28 Jan 2013, Mr David Friesen and Mr Abe Sauer, BioSpectrum
As the rapid development of China continues apace, one-of-the-major challenges has been to piece together the country's previously fragmented healthcare system. Whilst regulatory and hospital reform are a part of this, perhaps the biggest driving force for change has been the development of the biotech and pharmaceuticals industry in the country.
The healthcare market in China is set to become the world's third largest by 2013, with spending in 2012 likely to reach $400 billion. Combined with China's government commitment in the 12th Five-Year Plan to invest $6.3 billion in the biopharmaceutical sector alone, it is clear that this is an industry on the up.
It is the local promise, size and scale of the market that companies are now really starting to realize. Some of the largest pharma companies are already taking advantage of this, with Pfizer noting as it began its new operation in Hangzhou that sales of its Viagra in China hit $80 million and are expected to top $160 million by 2013.
Put simply, there is a huge demand for medicines and treatments in China. For example, China's 92 million diabetes sufferers are estimated to increase by 40 million by 2030. Lundbeck's China president and GM, Mr Herman Santoni, notes, "Around 100 million people in China currently suffer from pharmaceutically-treatable mental illness and it is estimated that almost 70 percent of patients with serious mental diseases do not receive effective treatment. As such, the Chinese market is of increasing importance."
This is why Lundbeck has opened a factory in Tianjin in order to "fill up the demand gap in China's treatment of Alzheimer's disease market." Lundbeck plans to use its China plant to launch three-to-five new nervous system drugs for the domestic market and projects growth at 20 percent each year.
Aside from the huge raw market potential, the levels of innovation from both local companies and multinationals bolster China's pharmaceutical market. This is possible because of the role of development zones and the preferential services they offer to companies looking to engage in pioneering research. Development zones allow companies to take advantage of expert advice, public facilities, financing, academic exchange and much more. In this way, companies have the support they need to push forward with innovations.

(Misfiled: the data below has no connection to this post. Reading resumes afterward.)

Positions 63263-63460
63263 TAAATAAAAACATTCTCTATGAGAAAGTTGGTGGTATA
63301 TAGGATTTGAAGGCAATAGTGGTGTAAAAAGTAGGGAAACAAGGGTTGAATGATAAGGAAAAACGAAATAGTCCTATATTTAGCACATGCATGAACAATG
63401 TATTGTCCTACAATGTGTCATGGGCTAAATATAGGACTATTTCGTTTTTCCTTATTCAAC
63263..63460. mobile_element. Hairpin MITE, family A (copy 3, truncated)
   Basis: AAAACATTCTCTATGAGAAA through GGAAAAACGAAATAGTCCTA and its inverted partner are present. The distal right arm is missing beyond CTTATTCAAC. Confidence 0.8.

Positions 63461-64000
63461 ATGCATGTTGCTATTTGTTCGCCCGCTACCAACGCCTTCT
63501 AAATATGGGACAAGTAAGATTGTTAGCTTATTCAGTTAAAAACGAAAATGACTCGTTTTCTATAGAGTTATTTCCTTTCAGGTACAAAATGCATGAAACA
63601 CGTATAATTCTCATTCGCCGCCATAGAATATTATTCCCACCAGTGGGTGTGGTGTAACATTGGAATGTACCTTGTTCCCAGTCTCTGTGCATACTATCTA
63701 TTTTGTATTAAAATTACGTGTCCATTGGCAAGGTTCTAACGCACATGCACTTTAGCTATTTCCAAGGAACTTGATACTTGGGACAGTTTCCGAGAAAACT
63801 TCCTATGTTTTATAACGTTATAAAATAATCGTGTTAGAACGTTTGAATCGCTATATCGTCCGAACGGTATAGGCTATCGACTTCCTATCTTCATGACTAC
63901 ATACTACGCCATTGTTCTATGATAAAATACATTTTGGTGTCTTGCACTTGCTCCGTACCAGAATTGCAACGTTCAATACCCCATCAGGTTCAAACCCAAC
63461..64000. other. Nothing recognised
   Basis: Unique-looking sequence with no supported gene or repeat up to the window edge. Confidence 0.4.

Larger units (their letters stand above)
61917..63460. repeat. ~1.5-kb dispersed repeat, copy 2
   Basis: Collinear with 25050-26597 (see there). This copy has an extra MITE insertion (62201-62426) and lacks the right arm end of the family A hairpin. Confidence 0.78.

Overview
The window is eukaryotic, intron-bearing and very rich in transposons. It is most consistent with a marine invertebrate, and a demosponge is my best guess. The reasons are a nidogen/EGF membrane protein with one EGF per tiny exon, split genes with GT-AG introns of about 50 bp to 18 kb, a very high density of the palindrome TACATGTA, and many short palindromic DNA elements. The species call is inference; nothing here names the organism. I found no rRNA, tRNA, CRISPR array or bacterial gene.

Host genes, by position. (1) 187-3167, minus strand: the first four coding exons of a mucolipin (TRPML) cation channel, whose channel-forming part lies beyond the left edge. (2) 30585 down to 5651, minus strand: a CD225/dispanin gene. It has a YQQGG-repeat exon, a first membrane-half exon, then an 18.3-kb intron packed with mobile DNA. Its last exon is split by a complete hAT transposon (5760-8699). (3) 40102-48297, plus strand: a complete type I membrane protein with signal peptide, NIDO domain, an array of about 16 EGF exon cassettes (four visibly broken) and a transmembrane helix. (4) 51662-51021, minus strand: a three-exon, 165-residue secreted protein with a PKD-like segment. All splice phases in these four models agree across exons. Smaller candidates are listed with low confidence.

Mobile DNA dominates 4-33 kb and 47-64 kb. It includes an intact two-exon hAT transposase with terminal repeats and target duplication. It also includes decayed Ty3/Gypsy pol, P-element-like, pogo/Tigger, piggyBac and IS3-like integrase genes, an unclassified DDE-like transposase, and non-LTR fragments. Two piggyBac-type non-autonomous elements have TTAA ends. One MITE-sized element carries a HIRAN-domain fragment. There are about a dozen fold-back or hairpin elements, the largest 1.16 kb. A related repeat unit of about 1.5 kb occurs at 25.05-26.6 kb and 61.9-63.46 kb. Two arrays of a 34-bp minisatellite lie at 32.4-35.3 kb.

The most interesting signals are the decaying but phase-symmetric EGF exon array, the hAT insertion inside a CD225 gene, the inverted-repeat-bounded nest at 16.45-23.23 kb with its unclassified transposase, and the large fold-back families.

China's market also offers multinationals the opportunity to collaborate with local companies. For example, pharmaceutical giant GlaxoSmithKline has formed a drug discovery unit to work with Traditional Chinese Medicine experts in an attempt to develop new and novel products that combine clinical trial methodology and modern drug discovery with TCM products and traditions.
Such innovation is possible in China because of the reduced barriers to clinical trial that are available in China. Whereas clinical trials in China used to be an extremely difficult and lengthy process when compared to US or European procedures, this has changed in recent years as the industry and government have responded to the increasing demands and growth of the market.
Dr Martina Bielefeld Sevigny, VP and GM, PerkinElmer Life Sciences Technology, China, says, "Clinical trials in China are significantly less expensive, require smaller test groups, and are often conducted in shorter time periods in preparation for regulatory approval. As clinical trials represent a major part of costs to develop a new drug, companies can conduct several clinical trials simultaneously, with different candidates or for various indications when working in China."
This doesn't just benefit multinationals though, as local companies are now able to innovate more readily. "Some of the results of this shift are evident in the strategic decisions of regional pharmaceutical operations that are moving from producing generics to conducting drug discovery R&D in China," says Dr Daniel R Marshak, SVP and chief scientific officer, PerkinElmer.
This newfound support for innovation and research will surely pay off in China given the rapidly increasing demands of the population. Not only are better medical care and more effective drugs now expected, but also with China's middle class continually expanding, more people than ever can afford this improved care. China's middle consumer class is estimated to hit 600 million by 2020.
But to fully reap the rewards of this growing market, it is important for companies to understand the ways in which the entire industrial chain can be used to improve growth. For example, Roche Holding has found a way to sell its cancer drugs to millions of Chinese who couldn't otherwise afford them by first selling them insurance.
The world's biggest cancer medicine producer is collaborating with Swiss Re, the world's second-largest re-insurer, and is on track to sell bring in 10 million clients this year, with expected growth of 20 percent in 2013. This shows the potential for growth right across the healthcare value chain in China.
With a combination of China's growing market and the resources and support of the right area, the world's most innovative biotech and pharmaceutical companies have a bright future in China.